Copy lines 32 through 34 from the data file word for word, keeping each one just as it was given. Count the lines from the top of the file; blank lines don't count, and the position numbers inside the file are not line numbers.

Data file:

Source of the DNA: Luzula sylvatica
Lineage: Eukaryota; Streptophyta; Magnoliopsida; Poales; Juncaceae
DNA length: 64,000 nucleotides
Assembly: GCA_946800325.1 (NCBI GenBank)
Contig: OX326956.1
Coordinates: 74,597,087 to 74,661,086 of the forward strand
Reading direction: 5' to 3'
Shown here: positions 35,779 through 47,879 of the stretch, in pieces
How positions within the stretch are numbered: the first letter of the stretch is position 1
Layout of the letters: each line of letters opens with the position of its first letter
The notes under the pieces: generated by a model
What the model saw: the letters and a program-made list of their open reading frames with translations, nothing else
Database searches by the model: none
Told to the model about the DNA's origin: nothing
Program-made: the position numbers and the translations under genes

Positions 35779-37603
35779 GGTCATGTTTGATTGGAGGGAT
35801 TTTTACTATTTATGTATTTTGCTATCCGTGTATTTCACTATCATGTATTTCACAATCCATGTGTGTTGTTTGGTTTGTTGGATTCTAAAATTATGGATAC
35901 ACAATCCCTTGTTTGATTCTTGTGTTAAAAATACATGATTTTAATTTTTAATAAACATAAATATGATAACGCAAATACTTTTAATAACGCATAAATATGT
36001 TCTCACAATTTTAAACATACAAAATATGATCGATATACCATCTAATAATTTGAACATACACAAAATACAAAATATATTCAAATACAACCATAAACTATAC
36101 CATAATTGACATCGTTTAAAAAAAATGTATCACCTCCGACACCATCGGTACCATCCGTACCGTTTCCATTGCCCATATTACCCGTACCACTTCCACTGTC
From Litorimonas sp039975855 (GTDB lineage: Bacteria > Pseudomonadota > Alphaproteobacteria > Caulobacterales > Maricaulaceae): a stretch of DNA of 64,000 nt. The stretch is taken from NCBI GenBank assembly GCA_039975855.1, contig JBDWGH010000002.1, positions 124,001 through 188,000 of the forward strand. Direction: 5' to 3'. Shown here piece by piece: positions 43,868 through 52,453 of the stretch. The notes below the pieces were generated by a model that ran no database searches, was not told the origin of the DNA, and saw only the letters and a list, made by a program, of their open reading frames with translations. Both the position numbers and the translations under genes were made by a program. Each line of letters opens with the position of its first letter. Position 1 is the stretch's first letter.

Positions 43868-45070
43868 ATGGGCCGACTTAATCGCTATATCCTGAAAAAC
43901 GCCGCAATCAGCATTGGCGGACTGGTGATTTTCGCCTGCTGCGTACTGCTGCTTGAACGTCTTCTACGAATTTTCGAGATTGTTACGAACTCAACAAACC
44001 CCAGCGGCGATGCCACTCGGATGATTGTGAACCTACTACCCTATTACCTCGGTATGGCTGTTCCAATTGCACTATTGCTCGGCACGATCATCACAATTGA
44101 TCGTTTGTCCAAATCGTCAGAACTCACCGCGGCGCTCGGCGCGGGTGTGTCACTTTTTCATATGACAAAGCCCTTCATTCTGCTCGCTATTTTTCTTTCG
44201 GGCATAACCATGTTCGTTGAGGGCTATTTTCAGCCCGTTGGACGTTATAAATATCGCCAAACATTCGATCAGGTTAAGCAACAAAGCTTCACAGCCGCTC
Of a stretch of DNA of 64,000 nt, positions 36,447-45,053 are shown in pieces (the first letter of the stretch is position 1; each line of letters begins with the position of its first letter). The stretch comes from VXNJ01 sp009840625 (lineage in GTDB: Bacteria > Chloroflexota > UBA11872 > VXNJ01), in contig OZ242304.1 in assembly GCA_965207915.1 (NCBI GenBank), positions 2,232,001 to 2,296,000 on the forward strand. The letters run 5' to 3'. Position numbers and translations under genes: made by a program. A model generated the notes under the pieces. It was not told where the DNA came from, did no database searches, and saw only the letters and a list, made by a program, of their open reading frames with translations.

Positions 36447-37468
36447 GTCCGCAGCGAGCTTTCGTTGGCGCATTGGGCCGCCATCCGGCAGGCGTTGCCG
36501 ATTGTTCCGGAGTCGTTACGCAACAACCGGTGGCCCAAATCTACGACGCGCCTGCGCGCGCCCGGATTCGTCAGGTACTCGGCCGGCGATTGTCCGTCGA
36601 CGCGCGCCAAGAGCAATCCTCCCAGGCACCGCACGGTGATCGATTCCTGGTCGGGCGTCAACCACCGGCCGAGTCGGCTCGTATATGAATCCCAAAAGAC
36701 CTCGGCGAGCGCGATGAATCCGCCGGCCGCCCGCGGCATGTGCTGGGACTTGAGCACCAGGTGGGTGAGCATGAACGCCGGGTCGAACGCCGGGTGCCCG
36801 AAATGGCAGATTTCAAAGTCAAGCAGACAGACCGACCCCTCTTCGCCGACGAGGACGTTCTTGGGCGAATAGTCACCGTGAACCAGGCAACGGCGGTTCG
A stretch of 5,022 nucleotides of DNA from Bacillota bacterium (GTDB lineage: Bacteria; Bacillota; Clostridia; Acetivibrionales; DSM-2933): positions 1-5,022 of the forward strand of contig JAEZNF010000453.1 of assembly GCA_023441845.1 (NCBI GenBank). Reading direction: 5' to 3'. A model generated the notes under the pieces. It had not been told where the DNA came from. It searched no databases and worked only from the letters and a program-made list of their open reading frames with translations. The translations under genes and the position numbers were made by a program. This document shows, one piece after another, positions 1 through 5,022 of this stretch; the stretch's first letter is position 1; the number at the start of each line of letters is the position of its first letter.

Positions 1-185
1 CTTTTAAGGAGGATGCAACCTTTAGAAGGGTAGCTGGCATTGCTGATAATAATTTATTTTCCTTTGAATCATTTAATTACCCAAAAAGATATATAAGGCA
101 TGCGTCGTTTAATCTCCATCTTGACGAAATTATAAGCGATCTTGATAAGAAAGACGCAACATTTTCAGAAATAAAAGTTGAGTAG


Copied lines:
36501 ATTGTTCCGGAGTCGTTACGCAACAACCGGTGGCCCAAATCTACGACGCGCCTGCGCGCGCCCGGATTCGTCAGGTACTCGGCCGGCGATTGTCCGTCGA
36601 CGCGCGCCAAGAGCAATCCTCCCAGGCACCGCACGGTGATCGATTCCTGGTCGGGCGTCAACCACCGGCCGAGTCGGCTCGTATATGAATCCCAAAAGAC
36701 CTCGGCGAGCGCGATGAATCCGCCGGCCGCCCGCGGCATGTGCTGGGACTTGAGCACCAGGTGGGTGAGCATGAACGCCGGGTCGAACGCCGGGTGCCCG